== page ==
Some sectors were greatly affected than others. The financial, utilities, and energy sectors suffered no substantial losses. However, the consumer discretionary, defense and aerospace, technology, and healthcare sectors suffered 2 to 5% losses. These sectors rely heavily on the government to approve measures; many have contracts with various agencies. Many government workers were affected, and investors were more uncertain about these sectors.

2018 Shutdowns

2. Jan 19, 2018 – Jan 22, 2018 (2 days)

In 2018, we were in the Trump era, with two shutdowns. The first lasted only two days and revolved around the Deferred Action for Childhood Arrivals (DACA) program, which Obama established. Trump wanted to abolish it. The shutdown lasted only two days because a short-term resolution was passed to allow further negotiations. 

All three major indexes declined by around 0.5% during those two days, and the recovery was swift. The healthcare sector’s decline was more important than others. The materials, industrials, and consumer discretionary sectors didn’t see a decline at all.

3. Dec 21, 2018 – Jan 25, 2019 (35 days)

The second shutdown in 2018 centered on constructing the border wall between Mexico and the US. Trump’s government needed funding to enhance border security and combat illegal immigration with the wall. This led to the longest government shutdown in US history. After 35 days, it ended when an agreement was reached to temporarily reopen the government for three weeks, allowing negotiations to continue without further interruptions. The agreement did not include the full funding for the border wall sought by Trump.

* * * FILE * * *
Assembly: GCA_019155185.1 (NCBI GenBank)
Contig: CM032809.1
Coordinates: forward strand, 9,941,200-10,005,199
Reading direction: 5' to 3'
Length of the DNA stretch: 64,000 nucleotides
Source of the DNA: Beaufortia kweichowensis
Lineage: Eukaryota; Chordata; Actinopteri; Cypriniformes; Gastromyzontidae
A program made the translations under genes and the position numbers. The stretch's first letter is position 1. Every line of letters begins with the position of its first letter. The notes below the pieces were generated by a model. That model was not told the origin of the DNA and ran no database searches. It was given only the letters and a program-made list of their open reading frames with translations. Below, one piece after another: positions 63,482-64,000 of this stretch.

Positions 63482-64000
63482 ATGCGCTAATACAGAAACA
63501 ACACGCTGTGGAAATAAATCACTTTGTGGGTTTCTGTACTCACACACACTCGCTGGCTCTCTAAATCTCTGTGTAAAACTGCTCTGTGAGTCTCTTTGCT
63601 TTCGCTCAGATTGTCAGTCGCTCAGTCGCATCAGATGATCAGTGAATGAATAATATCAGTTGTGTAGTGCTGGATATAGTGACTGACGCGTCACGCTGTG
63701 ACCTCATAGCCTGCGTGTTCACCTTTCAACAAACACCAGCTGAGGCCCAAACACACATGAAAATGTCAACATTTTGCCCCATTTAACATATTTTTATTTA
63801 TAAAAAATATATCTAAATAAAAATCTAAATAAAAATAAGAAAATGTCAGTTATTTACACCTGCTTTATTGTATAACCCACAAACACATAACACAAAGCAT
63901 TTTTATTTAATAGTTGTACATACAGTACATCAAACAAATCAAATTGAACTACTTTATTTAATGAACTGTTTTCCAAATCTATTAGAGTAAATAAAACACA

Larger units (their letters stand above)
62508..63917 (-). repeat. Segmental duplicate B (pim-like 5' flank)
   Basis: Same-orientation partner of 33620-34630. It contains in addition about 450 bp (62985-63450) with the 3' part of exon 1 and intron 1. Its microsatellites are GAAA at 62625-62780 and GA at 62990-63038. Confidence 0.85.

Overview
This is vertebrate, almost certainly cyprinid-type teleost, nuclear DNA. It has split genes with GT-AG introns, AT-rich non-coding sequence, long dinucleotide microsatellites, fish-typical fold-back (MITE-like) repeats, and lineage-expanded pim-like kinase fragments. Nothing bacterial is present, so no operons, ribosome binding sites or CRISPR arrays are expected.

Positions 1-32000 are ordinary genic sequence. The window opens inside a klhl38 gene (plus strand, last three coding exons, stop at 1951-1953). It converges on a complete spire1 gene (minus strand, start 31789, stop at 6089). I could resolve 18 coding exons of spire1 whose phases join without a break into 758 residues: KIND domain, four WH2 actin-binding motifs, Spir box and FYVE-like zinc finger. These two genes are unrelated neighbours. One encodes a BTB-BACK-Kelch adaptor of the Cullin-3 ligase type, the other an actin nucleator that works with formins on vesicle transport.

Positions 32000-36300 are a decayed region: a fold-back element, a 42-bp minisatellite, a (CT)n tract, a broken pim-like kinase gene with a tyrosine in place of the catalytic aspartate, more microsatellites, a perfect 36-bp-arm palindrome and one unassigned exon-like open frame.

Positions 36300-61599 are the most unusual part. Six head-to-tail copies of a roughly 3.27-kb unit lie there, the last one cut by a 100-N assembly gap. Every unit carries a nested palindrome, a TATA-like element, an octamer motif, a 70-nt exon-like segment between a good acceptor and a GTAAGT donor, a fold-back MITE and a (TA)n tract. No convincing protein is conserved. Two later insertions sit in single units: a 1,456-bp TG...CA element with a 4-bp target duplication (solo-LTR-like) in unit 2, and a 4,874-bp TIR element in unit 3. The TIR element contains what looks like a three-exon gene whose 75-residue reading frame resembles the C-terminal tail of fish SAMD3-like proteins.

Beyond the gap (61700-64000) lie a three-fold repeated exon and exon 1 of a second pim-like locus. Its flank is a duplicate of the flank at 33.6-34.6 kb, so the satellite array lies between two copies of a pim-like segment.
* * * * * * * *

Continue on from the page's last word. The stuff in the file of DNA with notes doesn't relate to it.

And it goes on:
During that period, the S&P declined by 2.7%, the DJIA by 2.5%, and the Nasdaq Composite by 3.4%. Those numbers were slightly higher than during the 2013 shutdown but recovered within a few weeks.

The consumer discretionary (7% decline) and technology (6% decline) sectors were the most affected during this shutdown. Trade relations were in jeopardy, which impacted consumer spending and confidence.

What Happens to the Stock Market?

A government shutdown in November would likely impact the stock market but only minimally. Historically, in analyzing past government shutdowns, studies found that stock market investors need not worry about the impact of a mid-November shutdown. The stock market’s reaction to past government shutdowns has shown that it generally recovered after the shutdowns ended.